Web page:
NEW TESTAMENT CONTEXTUAL COMMENTARY
By Dr. Robert R Seyda
FIRST EPISTLE OF JOHN
CHAPTER FOUR (Lesson LXXXVII) 05/19/22
4:13 And He has put His Holy Spirit into our hearts as proof that we live in Him and He with us.
I like the little verse that Harry A. Ironside (1876-1951) shared: “You are writing a Gospel, a chapter a day, by deeds that you do, by words that you say. People read what you write, whether faithless or true; tell me, what is the Gospel according to you?” The only way any of us can write the Gospel in our words and deeds is with the help of that portion of God’s Spirit He gave us. What does that mean – “He gave us of His Spirit?” He has implanted within us a new nature. His Spirit is that of love, and this is the very essence of this unique nature, so that all you and I have to do is to let the Spirit of God control us, and as we do that, we will manifest the Anointed One’s agápē.
Charles H. Dodd (1884-1973) says we must begin with the gift of the Spirit when the Apostle John mentions this aspect of the Christian life. The first reference to the Spirit suggested to John the Spirit of Prophecy, and he pursued that subject in the following verses. But it is not clear that this was the apostle’s first intention. The Gift of Prophecy applied to early Christians, the powerful proof of God’s presence in the Church. But John told us it is the individual Christian who is the subject of that union with God described as mutual indwelling, and it is of this that the gift of the Spirit is proof. Prophecy is only one of the manifestations of the Spirit, and behind all such revelations lies the fundamental experience that Paul describes in his letter to the Romans. 
Rudolf Bultmann (1884-1976) points out that in an earlier passage,  that mutual abiding consists in our keeping His commandments. Here, however, is the fact that God gave us of His spirit. Since the commandments are concentrated in brotherly love, on the one hand, and since, on the other, see verse thirteen, follows the admonition to brotherly and sisterly love, the proof for the reception of the Spirit must be seen precisely in the fact that it grants us the possibility of such devotion. According to verse fourteen, however, the spirit grants us the knowledge of and witness to God’s agápē in sending His Son, from which “confession” and “belief” follow as a consequence. For John, however, there is no difference. The “commandment” is double in verse fourteen: faith and love. Because He has “given us of His Spirit,” it has a twofold sense. The first points back to the command to love one another, which is dependent on God’s agápē, and the second looks forward to confession and faith grounded in God’s agápē.
Martyn Lloyd-Jones (1899-1981) says that when it comes to God being in union with us and us with Him, which the Holy Spirit witnesses in harmony with our spirit, we must not rest; we have full and confident assurance and jubilation. The Final Covenant was written so that we may have it, and John argues that this is something that really must be unavoidable. The apostle cannot understand someone who not only lacks this certainty, but who would even dare to argue against such an inevitability. It’s hard to understand such a person, says Lloyd-Jones, even on the grounds of logic. As unbelievers, we were spiritually dead; we had no life of God in our souls. So, is it possible that we can have such energy in us and not know it? That is impossible! The presence of God’s life in our soul is so different from the life without God that we cannot but know it; and; therefore, if you are uncertain, you must examine the foundation of your faith. So then, when God comes to dwell in us and take us into Himself, it is something we must be sure we know and then thank God; we can recognize it.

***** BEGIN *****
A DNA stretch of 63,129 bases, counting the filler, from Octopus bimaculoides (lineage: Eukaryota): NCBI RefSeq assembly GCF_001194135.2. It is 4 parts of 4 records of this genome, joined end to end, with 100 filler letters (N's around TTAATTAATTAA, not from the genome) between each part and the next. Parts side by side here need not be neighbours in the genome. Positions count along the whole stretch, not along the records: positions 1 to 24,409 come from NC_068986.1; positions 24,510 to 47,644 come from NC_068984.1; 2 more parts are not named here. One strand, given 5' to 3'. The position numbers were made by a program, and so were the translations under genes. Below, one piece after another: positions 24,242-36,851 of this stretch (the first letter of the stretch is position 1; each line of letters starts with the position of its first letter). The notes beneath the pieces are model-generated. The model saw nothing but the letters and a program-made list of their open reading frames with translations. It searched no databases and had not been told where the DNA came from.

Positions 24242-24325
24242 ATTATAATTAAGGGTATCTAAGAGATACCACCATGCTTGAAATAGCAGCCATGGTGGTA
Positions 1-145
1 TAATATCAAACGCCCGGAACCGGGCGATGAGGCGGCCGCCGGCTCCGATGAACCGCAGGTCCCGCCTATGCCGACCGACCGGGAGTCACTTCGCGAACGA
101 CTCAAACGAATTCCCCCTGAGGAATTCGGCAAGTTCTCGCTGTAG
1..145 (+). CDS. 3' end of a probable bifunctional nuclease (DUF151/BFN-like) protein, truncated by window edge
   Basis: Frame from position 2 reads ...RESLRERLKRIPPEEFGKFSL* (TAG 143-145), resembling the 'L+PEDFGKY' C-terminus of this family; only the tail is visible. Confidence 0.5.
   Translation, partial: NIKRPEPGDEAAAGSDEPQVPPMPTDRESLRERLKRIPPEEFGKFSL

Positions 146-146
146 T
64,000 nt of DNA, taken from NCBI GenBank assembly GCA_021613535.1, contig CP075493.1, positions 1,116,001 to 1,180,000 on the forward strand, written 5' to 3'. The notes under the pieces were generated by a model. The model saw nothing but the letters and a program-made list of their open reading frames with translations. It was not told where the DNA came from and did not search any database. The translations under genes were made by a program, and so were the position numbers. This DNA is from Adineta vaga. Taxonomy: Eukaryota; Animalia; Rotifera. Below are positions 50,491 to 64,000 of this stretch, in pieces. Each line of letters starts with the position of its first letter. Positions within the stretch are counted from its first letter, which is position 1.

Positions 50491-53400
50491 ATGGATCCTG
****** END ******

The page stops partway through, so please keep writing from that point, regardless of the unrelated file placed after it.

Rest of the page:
Paul Waitman Hoon (1910-2000) says that by saying, “here’s how we can know,” the Apostle John issues the first test for Christians. His appeal to the presence of God’s Spirit in the soul focuses on the object of this test and rebukes people’s preoccupation with their self-centered moods. When we read, “He has given,” it suggests something very definite; people ought to be able to recognize the Spirit of God as active in their lives. The fundamental spiritual nature of the test places the proper light on the conventional tests to determine the depth of one’s religion. These include appealing to nominal church membership and, acknowledging one’s polite behavior in society, identifying someone as a Christian.
But, says Hoon, it’s got to be more than that. Foremost, you must be born again. This requires that you believe and confess Jesus as your Savior and sins are forgiven and accept Him as your Lord and Master. Second, God’s Spirit living in you must agree with your spirit that you are God’s child. That way, the Spirit will be able to guide you as a child of God. But it wasn’t you who qualified as a child of God; it involved having the Anointed One, God’s Son, dwelling in you. By putting His Son in you, He put His agápē in you. The most significant evidence will be your love for one another that identifies you as a child of God. Third, you must not only develop a lifestyle where everything you do is for the good of others, not always for yourself. Be like a little child, ready to learn. One of the things you learn is to be a peacemaker. Sometimes, you must be willing to face persecution and suffer humiliation for His sake to become a joint-heir with the Anointed One.